The campaign was impressively executed and had an overwhelming response with more than 54 million views on YouTube and around 30 million more times from other various sites. One reason for this campaign being so successful was because it resonated with its audience based on a strong emotional appeal. I can’t speak for all women, but I know myself and innumerable other women and young girls can relate to the experiences that were shared. The campaign presented a problem, which was that a girl’s confidence can tumble during puberty and then provided a solution by saying “it doesn’t have to”. It became engaging at the end of the video with a single sentence; “Let’s make #LikeAGirl mean amazing things”. Rather than presenting their products in an advertisement where the goal is to increase sales/promotion, Always chose a message that chose to empower and instill confidence in women in a way that had never been done before. 

Super Bowl Sunday has the highest rates for television viewership out of the entire year. The commercials during this game are known to be the best of the best in advertising, the majority of them relying on humor to capture the audience. From my own personal experience with the advertisement, the #LikeAGirl campaign stood out compared to all of the others because after it aired, the room was quiet. Unlike typical advertisements for feminine products that are targeted specifically to women, I don’t think the campaign was geared toward any specific target audience because it resonated with every person in the room regardless of age or gender.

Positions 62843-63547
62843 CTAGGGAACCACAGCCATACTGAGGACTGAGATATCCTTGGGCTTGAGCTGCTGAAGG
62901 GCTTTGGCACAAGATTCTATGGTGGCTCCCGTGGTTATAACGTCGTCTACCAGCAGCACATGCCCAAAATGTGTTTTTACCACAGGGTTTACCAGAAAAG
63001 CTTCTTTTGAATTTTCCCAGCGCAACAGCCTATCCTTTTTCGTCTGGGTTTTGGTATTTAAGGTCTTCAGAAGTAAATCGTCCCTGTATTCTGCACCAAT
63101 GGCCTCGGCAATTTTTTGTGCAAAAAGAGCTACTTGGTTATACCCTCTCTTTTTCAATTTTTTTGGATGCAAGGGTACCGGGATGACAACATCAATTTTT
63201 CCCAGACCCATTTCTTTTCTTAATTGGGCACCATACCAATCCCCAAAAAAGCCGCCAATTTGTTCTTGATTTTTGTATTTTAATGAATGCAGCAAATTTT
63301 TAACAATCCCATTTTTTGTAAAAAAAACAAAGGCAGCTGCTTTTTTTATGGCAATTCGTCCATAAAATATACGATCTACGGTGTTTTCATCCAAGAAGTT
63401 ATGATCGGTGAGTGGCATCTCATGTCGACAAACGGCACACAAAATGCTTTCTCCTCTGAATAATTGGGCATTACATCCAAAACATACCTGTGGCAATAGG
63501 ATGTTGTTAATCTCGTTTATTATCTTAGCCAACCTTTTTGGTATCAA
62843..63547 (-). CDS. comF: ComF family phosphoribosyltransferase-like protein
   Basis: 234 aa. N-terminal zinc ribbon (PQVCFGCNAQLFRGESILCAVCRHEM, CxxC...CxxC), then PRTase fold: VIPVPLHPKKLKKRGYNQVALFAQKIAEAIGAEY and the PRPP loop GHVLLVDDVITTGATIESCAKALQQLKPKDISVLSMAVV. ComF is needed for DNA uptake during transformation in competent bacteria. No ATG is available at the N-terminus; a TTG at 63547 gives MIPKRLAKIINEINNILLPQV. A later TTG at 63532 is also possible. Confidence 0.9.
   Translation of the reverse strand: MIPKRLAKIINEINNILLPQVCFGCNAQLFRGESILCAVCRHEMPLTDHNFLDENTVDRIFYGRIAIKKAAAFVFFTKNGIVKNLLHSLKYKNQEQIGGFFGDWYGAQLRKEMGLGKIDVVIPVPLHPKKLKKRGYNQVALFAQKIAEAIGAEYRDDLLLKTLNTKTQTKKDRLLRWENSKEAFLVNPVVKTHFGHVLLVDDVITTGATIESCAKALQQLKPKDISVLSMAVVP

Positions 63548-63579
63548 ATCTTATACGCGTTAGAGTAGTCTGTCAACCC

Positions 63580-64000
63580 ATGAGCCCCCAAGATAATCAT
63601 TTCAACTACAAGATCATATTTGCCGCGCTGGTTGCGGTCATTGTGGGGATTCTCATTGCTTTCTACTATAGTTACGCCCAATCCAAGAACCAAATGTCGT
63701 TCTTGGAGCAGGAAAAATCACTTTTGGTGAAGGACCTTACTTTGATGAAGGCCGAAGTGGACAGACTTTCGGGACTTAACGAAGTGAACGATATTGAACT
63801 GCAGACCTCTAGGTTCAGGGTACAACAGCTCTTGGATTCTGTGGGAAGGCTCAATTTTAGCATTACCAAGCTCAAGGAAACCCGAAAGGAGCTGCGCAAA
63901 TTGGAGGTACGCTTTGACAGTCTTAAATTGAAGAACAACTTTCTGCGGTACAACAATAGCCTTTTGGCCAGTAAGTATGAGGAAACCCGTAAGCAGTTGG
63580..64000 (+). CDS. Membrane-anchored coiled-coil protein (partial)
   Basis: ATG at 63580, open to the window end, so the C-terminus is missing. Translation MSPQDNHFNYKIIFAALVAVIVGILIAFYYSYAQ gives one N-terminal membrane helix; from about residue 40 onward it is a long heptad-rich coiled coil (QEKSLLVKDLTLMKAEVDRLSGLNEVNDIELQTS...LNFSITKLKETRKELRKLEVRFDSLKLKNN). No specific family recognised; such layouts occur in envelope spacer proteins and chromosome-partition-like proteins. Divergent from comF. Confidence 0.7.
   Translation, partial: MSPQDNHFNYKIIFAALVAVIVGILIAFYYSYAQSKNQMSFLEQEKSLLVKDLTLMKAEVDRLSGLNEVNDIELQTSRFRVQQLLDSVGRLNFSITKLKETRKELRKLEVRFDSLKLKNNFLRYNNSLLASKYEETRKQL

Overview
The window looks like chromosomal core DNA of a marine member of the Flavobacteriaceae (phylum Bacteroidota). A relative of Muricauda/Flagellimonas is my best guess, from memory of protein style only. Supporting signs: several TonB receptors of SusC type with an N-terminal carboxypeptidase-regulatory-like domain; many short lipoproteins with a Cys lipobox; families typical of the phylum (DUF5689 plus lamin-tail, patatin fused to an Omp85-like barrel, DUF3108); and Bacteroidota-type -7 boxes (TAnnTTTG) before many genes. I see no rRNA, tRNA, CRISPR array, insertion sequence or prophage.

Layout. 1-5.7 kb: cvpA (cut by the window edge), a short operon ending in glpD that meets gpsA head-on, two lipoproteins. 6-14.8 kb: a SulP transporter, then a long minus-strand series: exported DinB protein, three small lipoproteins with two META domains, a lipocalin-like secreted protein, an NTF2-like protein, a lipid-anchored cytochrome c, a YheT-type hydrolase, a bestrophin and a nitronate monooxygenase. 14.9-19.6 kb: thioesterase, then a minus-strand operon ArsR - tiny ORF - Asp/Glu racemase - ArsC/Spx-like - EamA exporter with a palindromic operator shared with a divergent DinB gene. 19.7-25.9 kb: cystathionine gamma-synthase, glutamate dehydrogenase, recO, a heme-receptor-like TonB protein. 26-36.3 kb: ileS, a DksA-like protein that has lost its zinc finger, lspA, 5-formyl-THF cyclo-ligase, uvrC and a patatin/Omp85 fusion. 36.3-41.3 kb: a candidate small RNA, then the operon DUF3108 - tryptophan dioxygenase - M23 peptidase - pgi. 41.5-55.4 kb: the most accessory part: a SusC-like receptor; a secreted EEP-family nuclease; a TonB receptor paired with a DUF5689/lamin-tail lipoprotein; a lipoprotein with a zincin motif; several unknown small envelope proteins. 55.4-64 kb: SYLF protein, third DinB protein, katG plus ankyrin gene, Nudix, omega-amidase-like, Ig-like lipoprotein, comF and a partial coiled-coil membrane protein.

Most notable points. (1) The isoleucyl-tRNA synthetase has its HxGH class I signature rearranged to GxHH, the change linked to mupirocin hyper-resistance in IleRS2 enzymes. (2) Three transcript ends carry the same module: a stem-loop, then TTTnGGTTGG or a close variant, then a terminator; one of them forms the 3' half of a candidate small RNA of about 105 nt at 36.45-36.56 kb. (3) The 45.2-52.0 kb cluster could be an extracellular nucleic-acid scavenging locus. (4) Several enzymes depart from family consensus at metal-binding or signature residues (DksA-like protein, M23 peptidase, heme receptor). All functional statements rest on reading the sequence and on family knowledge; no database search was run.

Theory wise, the campaign contained elements of the Cognitive Dissonance Theory which explains that people tend to only seek out messages that are consistent with their attitudes and will ignore others that are not in alignment with their opinions or beliefs. There are only two males featured in the interview segment, one young and one a young man. The younger of the boys who demonstrated the phrase “like a girl” to mean something weak and derogatory. After, he was asked if he thought that he had insulted his sister. Initially his response was a hard and quick no, but then he admitted that yes, he did think that he had insulted girls. I thought that his feature in the ad was interesting because it demonstrated a disconnect between the belief that girls aren’t weak, but their actions showed differently. Most of the time messages that are dissonant are either ignored or changed in order to agree with beliefs, which are both defense mechanisms. However, in this case Always was successfully able to change the interpretation of the phrase and according to studies that were done to evaluate the success of the campaign, cause people to rethink using “like a girl” as an insult. 

No one would have thought that an advertisement for pads and tampons would have stolen the show during the Super Bowl commercials, but the reaction was significant. The video was being shared on Facebook, linked on twitter as well as other social medias making the hashtag #LikeAGirl trend worldwide sharing their stories and what it meant to be #LikeAGirl. What I like about this campaign and what made it so impressive is that they did not use the product as a solution to the proposed problem. In fact, there was no mention or use of any Always products. They are a brand that sells products for women and therefor created this campaign in order to strengthen and empower females of all ages.

I am no feminist myself, however I did find myself to be very drawn to this campaign because I think it was enlightening and inspiring. 


No comments:

Post a Comment